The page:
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For 2023 (and 2024 ...) - we are now fully retired from IT training.
We have made many, many friends over 25 years of teaching about Python, Tcl, Perl, PHP, Lua, Java, C and C++ - and MySQL, Linux and Solaris/SunOS too. Our training notes are now very much out of date, but due to upward compatability most of our examples remain operational and even relevant ad you are welcome to make us if them "as seen" and at your own risk.

Lisa and I (Graham) now live in what was our training centre in Melksham - happy to meet with former delegates here - but do check ahead before coming round. We are far from inactive - rather, enjoying the times that we are retired but still healthy enough in mind and body to be active!

I am also active in many other area and still look after a lot of web sites - you can find an index ((here))
Extreme training

Extreme programming methodology is becoming quite popular - we've got a user of the techniques with us on a course at present - and there's quite a bit to be said for many of the techniques involved.

Set a series of short studies / cases up and work through each with testing and frequent re-integration along the way. Modify the design frequently and early in the light of experiences gained while coding. Work in a team (of two) so that more than one person understands and that you have the power of two trains of thought together (yes, this does mean two people huddled over the same screen). Use "spike solutions" from time to time, where you look ways ahead and try out coding ideas to see if your development ideas will work, before coming back to implement the same scheme in a more thorough and robust manner.

We were musing over a coffee yesterday that many aspects of our training techniques are similar to extreme programming - so perhaps we should entitle it Extreme training. Concepts and subjects are covered interactively here - with new sample programs written from scratch on a projected screen, and with inputs and questions from the whole little group (it's a group of 4 on this week's public course where at the time of the discussion we were covering inheritance and more advanced object handling in Perl. Spike examples are generated from time to time, where a class member asks a question and we head off to explore a subject in more depth. And then we refactor towards the end of the session. The net result is a set of clean and clear samples, written with the trainee's help and clear understanding, which they can use further in their own work down the road.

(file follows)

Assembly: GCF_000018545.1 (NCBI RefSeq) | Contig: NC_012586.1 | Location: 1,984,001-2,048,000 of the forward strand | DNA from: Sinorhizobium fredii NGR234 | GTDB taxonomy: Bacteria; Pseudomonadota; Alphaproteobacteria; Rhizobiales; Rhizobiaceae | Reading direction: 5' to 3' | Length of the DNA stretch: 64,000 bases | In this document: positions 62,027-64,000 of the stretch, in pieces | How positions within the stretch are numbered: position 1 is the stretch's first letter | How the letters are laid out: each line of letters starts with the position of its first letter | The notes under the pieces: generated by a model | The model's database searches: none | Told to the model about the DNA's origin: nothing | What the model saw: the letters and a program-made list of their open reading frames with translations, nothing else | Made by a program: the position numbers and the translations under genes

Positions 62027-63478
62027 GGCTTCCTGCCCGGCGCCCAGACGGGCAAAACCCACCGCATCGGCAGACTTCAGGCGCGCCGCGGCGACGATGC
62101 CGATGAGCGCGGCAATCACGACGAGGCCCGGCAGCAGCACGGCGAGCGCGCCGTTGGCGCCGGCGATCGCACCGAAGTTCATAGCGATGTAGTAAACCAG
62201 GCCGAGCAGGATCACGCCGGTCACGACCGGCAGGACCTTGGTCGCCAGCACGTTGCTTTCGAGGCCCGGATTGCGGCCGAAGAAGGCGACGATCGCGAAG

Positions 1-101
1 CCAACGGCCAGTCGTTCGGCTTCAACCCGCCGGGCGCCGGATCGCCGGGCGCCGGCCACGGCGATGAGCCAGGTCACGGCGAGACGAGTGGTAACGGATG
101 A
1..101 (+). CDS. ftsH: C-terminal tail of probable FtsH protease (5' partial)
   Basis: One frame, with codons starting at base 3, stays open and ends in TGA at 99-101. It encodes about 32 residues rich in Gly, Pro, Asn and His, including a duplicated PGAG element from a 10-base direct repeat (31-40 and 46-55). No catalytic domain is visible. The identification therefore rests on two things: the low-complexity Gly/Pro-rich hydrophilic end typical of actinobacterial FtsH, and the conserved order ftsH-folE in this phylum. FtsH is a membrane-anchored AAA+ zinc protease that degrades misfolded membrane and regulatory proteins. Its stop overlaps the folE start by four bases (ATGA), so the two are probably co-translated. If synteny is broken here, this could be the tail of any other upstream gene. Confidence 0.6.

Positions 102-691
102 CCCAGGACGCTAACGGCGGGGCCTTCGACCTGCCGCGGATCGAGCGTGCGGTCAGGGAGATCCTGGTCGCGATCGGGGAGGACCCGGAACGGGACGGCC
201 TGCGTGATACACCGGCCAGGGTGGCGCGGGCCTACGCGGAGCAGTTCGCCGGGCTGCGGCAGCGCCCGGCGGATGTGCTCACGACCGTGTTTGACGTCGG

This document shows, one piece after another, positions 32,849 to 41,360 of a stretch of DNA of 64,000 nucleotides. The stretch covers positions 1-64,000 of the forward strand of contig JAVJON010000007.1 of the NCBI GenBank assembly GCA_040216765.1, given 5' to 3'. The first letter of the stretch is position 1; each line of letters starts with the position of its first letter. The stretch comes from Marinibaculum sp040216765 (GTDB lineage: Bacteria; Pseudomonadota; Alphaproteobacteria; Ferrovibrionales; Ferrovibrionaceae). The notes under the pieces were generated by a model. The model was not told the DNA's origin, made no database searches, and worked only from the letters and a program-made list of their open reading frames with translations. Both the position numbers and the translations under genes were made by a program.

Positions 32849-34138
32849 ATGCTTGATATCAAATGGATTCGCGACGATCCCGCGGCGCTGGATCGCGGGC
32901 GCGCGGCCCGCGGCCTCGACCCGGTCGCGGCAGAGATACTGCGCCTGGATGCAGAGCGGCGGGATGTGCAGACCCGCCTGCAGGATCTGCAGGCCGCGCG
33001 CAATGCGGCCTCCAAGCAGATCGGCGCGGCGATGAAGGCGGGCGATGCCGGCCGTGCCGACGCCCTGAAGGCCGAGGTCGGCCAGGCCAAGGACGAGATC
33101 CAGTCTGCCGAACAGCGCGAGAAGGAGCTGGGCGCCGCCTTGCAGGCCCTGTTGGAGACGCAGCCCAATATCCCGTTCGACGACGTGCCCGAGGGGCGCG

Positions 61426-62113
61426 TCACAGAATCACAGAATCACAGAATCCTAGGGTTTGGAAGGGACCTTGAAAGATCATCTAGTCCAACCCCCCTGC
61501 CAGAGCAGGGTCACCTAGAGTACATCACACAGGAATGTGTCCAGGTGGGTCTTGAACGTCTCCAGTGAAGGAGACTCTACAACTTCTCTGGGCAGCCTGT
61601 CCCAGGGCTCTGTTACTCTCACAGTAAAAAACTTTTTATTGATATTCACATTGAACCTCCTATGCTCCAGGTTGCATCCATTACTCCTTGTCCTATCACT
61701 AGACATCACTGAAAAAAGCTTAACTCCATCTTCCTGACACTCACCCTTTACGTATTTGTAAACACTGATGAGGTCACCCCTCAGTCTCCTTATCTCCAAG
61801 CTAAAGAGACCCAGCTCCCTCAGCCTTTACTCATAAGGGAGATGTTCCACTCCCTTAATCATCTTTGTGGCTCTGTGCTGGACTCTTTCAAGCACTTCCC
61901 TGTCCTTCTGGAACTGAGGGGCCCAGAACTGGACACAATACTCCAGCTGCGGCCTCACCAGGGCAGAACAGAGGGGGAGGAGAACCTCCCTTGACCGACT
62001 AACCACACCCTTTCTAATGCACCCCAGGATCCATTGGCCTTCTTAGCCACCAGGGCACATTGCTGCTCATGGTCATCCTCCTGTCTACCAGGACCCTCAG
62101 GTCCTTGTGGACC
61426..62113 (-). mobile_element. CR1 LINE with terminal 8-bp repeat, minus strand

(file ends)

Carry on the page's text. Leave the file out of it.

It really works. I'm chuffed to see how our training is encouraging trainees not only in the mechanisms of the languages, but also in the direction of using the language well in an easy to develop and maintain and robust manner. Whether it's the framework for a generic base class in Perl (view here), or for a web based application in Python (view here) ... it really works.
(written 2005-03-16, updated 2006-06-05)

Associated topics are indexed as below, or enter http://melksh.am/nnnn for individual articles
G901 - Well House Consultants - Talks and lectures
  [62] Technical Open House - (2004-09-25)
  [99] Should we call it 'Geekmas'? - (2004-10-25)
  [128] Technical Weekend / Geekmas - (2004-11-23)
  [134] Geekmas - a brief review - (2004-11-29)
  [310] Just in time - the talk is writ - (2005-05-13)
  [924] The LAMP Cookbook - Linux, Apache, MySQL, PHP / Perl - (2006-11-13)
  [1101] Mushroom Curry and Perl Courses - (2007-03-07)
  [1242] Speaking at St. Catherine's College, Oxford University - (2007-06-24)
  [1419] National Speaker - now to get the talk ready - (2007-11-02)
  [1422] Wiltshire - speaker / after dinner talker offer - (2007-11-05)
  [1459] Interactive training, and advancing techniques further - (2007-12-05)
  [3221] How long is a speech? - (2011-03-29)
  [3351] Research and development with the help of your tutor or guide - (2011-07-09)
  [3834] Geekmas 2012 - celebrating open source languages such as Perl, PHP and Python - (2012-08-11)
  [4284] Talk and walk to promote train service - Melksham Carnival - (2014-07-11)

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new 'Perl on the Web' example
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This is a page archived from The Horse's Mouth at http://www.wellho.net/horse/ - the diary and writings of Graham Ellis. Every attempt was made to provide current information at the time the page was written, but things do move forward in our business - new software releases, price changes, new techniques. Please check back via our main site for current courses, prices, versions, etc - any mention of a price in "The Horse's Mouth" cannot be taken as an offer to supply at that price.

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